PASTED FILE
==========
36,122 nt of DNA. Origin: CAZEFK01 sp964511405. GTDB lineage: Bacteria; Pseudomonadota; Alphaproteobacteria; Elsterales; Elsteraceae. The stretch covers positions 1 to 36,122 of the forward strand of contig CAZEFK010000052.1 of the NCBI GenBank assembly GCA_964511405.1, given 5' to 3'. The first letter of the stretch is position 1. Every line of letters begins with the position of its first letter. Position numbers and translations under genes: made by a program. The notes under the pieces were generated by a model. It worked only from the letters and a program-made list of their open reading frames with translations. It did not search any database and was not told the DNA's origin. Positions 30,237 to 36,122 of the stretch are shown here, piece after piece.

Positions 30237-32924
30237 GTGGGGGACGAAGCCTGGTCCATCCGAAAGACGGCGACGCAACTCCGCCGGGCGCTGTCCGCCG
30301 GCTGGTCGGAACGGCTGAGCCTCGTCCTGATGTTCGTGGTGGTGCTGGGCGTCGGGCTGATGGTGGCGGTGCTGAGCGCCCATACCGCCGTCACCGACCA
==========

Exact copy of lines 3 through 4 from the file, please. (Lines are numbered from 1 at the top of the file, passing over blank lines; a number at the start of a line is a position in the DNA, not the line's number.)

30237 GTGGGGGACGAAGCCTGGTCCATCCGAAAGACGGCGACGCAACTCCGCCGGGCGCTGTCCGCCG
30301 GCTGGTCGGAACGGCTGAGCCTCGTCCTGATGTTCGTGGTGGTGCTGGGCGTCGGGCTGATGGTGGCGGTGCTGAGCGCCCATACCGCCGTCACCGACCA